But your situation is even better than that. Because you didn't change one word from the original script (excepting "him", "his" and "he", of course), people will praise the fact that you avoided all the gay stereotypes and showed gay people simply to be people, with problems and dreams indistinguishable from anyone else's. You will not be guilty of casting the bad characters in a condescendingly good light, nor will you be guilty of creating a halo effect around your sympathetic characters. You will have a subtle, nuanced, portrayal of gay life that shows how similar we all really are. You will pick up some great reviews and possibly win some film festival awards. As I mentioned earlier, you will not make one cent on the film, so pinch your pennies. Your hope is that somebody with money will be impressed, will recognize your genius, and will hire you to direct another movie. That's where you will make your money if you eventually prove to have some sense of what is marketable. Just getting a chance like that is a great accomplishment, because there are about a gazillion people wandering around the film industry who simply want a such a chance to show what they can do. While they struggle, you have found a short cut.
So it is with High Art. The director here wrote her own script rather than buying an unproduced one, but the Ally Sheedy character, a photographer, could have been cast with a man without changing one word of dialogue except the personal pronouns. If the director had done so, however, it would not even be a watchable film. You would find it to be a typically pretentious NYU/Columbia-style bit of indulgent pseudo-intellectual New York Bohemianism. Most of the main characters spend their time wasted on heroin. If you've ever been around nodders, you know that their actions do not make for much of a spectator event. To make matters worse, the characters who are not on heroin also seem to have the same low energy level.
In fact, this entire project is even a cut below a film school project, because nobody involved in the set bothered to check some simple things which were necessary for the characters to stay in character, and which good film school students would probably have caught. For example, a German woman is speaking on the phone and mispronounces a German word! It is a place that ends in - platz. She pronounces it to rhyme with "bats", the way a native New Yorker would pronounce "Blatz" beer. For another example, two of the supposed intellectuals in the film - not one, mind you, but two - mispronounce the word "sycophant" - pronouncing it "psycho-phant", as if it represented not a hanger-on or a self-seeking flatterer, but rather a very disturbed pachyderm.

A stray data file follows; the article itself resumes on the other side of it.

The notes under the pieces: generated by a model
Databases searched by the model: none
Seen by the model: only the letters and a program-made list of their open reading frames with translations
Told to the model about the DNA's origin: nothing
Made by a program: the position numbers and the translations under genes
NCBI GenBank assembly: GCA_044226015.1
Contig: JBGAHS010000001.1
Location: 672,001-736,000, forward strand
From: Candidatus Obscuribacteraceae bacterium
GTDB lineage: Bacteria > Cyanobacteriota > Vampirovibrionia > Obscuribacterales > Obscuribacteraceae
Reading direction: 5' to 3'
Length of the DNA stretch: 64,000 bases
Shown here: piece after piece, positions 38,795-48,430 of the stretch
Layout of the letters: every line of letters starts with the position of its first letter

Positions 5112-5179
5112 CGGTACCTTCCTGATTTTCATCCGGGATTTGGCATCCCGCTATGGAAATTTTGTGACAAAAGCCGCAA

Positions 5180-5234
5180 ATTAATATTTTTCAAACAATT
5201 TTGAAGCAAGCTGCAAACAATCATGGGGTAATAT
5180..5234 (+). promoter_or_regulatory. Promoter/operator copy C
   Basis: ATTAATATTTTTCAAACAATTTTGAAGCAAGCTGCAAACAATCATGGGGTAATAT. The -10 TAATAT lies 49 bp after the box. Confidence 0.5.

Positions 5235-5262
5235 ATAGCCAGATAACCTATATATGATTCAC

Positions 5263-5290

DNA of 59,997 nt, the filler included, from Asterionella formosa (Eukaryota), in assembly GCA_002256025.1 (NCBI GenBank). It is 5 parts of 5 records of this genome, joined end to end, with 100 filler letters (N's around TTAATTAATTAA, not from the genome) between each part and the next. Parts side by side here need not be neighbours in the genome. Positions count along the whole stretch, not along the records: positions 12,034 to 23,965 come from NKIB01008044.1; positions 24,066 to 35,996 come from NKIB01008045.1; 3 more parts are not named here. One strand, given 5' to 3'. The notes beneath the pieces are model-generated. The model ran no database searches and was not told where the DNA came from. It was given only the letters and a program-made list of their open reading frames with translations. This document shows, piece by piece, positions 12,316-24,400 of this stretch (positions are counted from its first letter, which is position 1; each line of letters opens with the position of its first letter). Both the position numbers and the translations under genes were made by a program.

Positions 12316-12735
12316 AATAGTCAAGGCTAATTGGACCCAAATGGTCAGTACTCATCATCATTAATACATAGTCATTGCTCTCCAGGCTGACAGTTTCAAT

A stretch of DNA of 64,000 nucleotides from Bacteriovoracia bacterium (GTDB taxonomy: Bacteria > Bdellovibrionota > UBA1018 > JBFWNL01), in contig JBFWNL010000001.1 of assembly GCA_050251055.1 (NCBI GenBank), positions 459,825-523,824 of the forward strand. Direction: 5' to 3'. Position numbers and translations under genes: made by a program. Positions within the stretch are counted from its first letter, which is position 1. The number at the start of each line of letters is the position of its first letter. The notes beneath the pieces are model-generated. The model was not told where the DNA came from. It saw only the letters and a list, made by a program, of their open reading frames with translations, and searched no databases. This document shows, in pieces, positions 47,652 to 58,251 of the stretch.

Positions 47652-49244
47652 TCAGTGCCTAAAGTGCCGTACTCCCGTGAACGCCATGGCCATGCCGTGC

Frankly, if you overlook the lesbian hook, which was simply matter of casting a women in the role and nothing more, it just isn't that good a movie. By using the technique of making the central character a woman, however, the film garnered some solid praise from the many critics who review films by assessing their political correctness rather than their quality or entertainment value.
To be honest, the film did have one very strong redeeming factor. In the center of it all, Ally Sheedy, the nexus of the love triangle, was gritty and real and multi-dimensional, and turned in a powerful performance as the doomed artist. She was strong enough to carry the film to a high enough level that it could at times be both effective and affective, so many critics overlooked the endless, boring, drugged-out scenes and one-dimensional minor characters, choosing to talk instead about the things that moved them.
I found those good moments to occur too infrequently, and was waiting for the film to end after I was only about twenty minutes into it.